Sitting with Uncertainty

In the digital age accessing information is faster and easier than ever. No matter what question you may find yourself asking, you’ll likely be able to google it and receive an answer, or at least more information, in a matter of seconds. While this is extremely satisfying and a great benefit to society in many ways, like anything, it also has it’s down side. Uncertainty has always made us comfortable, and for good reason. Uncertainty leaves us vulnerable, to the elements, to predators, etc. Knowing is always safer than not knowing.

Unfortunately, despite all the benefits we receive from technology, it also has created even more discomfort around uncertainty. It has become nearly intolerable, for even a short length of time. We have developed a sense of entitlement to information. It is overwhelmingly frustrating when we can’t find that instant gratification.

My first real encounter with the idea that people hate not knowing was when I became a vegan. Despite the fact that I certainly didn’t know anything about veganism before becoming a vegan and doing hours upon hours of research, random people in my life still liked to assume they knew more about it than me. I began to notice that people get aggressive when you challenge their knowledge on any topic, even one they have little to no interest in. It’s also rare, regardless of what you’re asking, that someone will answer honestly with: I don’t know. We all want to believe we know everything or at least present that all-knowing façade to others.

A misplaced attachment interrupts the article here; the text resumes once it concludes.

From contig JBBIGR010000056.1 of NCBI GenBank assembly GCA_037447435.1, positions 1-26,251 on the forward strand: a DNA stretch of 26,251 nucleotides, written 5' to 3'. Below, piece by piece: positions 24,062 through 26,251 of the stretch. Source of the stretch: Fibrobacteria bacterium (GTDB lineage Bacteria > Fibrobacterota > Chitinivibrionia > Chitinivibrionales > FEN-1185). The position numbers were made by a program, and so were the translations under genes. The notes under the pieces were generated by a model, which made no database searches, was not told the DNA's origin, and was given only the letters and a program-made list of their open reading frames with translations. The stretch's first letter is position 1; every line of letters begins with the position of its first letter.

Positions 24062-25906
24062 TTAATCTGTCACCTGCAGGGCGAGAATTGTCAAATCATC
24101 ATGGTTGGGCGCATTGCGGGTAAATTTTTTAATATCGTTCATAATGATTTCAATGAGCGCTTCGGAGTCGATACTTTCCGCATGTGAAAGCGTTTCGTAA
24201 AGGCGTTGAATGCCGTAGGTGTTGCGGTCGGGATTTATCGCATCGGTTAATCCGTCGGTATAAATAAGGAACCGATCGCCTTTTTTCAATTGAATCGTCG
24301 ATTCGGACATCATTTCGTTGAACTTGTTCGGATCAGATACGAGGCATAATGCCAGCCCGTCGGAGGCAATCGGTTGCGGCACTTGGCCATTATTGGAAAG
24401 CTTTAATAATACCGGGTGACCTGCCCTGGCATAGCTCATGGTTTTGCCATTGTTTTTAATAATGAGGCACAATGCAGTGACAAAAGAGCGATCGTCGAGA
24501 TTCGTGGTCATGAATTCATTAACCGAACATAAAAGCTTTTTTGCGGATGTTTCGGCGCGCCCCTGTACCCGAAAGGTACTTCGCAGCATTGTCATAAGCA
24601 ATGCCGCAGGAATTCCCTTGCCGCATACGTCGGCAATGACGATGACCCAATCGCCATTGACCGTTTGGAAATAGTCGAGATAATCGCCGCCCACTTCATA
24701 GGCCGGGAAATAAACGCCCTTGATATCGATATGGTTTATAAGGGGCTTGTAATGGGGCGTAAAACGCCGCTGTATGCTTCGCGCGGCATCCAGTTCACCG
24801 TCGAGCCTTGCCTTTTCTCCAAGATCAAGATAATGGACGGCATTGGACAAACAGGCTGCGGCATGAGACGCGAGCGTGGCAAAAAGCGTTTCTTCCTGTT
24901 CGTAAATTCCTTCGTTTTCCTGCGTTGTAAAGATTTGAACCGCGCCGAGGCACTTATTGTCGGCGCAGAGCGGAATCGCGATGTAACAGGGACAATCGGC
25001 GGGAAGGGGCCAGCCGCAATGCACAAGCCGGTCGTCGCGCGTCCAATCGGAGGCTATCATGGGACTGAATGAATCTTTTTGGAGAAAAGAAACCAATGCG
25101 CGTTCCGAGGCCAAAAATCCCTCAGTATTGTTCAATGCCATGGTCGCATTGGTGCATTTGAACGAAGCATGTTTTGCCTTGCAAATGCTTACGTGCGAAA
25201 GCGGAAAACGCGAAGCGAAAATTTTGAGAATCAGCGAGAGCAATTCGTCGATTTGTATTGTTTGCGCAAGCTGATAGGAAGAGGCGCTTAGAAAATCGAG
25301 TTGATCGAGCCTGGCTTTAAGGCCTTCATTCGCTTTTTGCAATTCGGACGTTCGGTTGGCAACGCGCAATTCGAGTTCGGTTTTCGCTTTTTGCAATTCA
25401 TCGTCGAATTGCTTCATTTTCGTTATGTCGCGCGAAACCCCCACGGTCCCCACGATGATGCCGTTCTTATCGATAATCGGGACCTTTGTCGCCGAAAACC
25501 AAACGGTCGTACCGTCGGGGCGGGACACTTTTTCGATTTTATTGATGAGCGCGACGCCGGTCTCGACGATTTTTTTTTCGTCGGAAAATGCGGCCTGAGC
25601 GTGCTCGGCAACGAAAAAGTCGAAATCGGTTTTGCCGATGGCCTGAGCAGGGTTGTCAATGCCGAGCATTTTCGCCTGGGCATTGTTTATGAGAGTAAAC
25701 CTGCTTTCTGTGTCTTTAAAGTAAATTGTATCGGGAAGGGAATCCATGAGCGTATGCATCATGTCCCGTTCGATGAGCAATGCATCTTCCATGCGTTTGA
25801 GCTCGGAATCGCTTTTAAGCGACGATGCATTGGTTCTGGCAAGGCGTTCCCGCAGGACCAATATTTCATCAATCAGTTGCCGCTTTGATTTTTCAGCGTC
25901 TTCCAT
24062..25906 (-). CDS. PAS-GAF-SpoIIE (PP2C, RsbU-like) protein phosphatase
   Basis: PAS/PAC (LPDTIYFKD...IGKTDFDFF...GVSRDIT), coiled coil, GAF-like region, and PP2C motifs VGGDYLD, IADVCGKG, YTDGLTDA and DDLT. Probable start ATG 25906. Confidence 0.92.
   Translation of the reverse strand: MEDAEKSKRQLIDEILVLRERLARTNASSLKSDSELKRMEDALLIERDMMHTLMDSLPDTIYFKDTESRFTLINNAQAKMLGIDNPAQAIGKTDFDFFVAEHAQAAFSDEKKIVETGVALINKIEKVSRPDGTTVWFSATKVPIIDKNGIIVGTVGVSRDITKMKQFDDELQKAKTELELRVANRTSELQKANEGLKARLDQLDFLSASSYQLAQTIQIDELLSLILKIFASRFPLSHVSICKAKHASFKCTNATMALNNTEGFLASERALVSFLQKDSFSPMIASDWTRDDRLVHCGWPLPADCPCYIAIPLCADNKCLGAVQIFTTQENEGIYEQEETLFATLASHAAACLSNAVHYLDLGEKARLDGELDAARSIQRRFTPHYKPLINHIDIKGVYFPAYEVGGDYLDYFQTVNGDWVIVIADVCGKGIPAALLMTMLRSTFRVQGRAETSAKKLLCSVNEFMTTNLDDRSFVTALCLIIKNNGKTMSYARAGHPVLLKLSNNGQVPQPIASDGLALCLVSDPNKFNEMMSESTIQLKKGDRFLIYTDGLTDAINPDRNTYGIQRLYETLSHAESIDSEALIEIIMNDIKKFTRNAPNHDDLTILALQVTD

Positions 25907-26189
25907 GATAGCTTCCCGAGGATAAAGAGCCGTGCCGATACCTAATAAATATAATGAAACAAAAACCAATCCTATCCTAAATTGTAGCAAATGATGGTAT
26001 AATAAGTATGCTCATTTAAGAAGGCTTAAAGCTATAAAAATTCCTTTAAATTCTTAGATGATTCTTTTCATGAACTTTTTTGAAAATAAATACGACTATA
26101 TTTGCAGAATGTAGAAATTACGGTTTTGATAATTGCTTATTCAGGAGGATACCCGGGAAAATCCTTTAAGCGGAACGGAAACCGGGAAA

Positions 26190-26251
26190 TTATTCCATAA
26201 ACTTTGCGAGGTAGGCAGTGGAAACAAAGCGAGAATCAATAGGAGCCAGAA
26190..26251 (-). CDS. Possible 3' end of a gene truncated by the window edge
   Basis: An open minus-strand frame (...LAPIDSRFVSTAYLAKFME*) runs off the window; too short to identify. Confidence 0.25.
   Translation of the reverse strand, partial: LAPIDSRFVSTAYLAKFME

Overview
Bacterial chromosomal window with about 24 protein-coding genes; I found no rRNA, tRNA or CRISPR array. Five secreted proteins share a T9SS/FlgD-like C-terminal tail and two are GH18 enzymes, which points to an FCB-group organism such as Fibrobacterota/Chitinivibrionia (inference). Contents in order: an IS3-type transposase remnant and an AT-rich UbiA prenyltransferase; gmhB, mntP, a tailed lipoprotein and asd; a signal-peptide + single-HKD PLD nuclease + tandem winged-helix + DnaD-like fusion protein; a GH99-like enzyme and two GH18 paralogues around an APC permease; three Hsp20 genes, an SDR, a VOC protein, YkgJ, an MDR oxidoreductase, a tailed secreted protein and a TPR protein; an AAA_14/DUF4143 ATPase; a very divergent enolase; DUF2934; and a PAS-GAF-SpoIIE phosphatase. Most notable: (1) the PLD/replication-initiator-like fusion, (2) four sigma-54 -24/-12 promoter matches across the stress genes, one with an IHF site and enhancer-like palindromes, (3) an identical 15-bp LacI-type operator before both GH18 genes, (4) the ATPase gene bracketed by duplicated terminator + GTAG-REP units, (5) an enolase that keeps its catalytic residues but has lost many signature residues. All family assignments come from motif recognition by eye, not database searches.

The recent Covid-19 pandemic has once again highlighted humanity’s fear of uncertainty. Almost as soon as people started discussing the virus, everyone wanted to pretend that they new the latest and most accurate information. You still see thousands of people proclaiming to know more about this new virus than the doctors and scientists that are studying it. You can see the reluctance people have to even acknowledge that experts know more than they do. In addition to that we are constantly asking ourselves and those around us, when will this end? Even though we all know that no one knows the answer to that question.

I’m sure on a smaller scale, you are able to recognize your own discomfort with not knowing in your day to day life. This is one of the reasons why we are so upset when things don’t go as planned. Today in particular I am getting the chance to practice sitting with uncertainty. When I woke up this morning, it was just another day. I was looking forward to having appointments scheduled at work, seeing our new intern, and marking off another day before my boyfriend comes home for the holiday weekend.

As I was leaving, I noticed a group text from my boss, but didn’t think much of it. I assumed it was something I could look at later when I got a chance. When I got to the office, my friend told me that text was telling us our new therapist tested positive for Covid despite being vaccinated, and that now we had to get tested and work from home until further notice. This caused a lot of mixed feelings for me. Part of me was happy. I’ve been hoping I would get to work from home again. However, another part of me was terribly angry.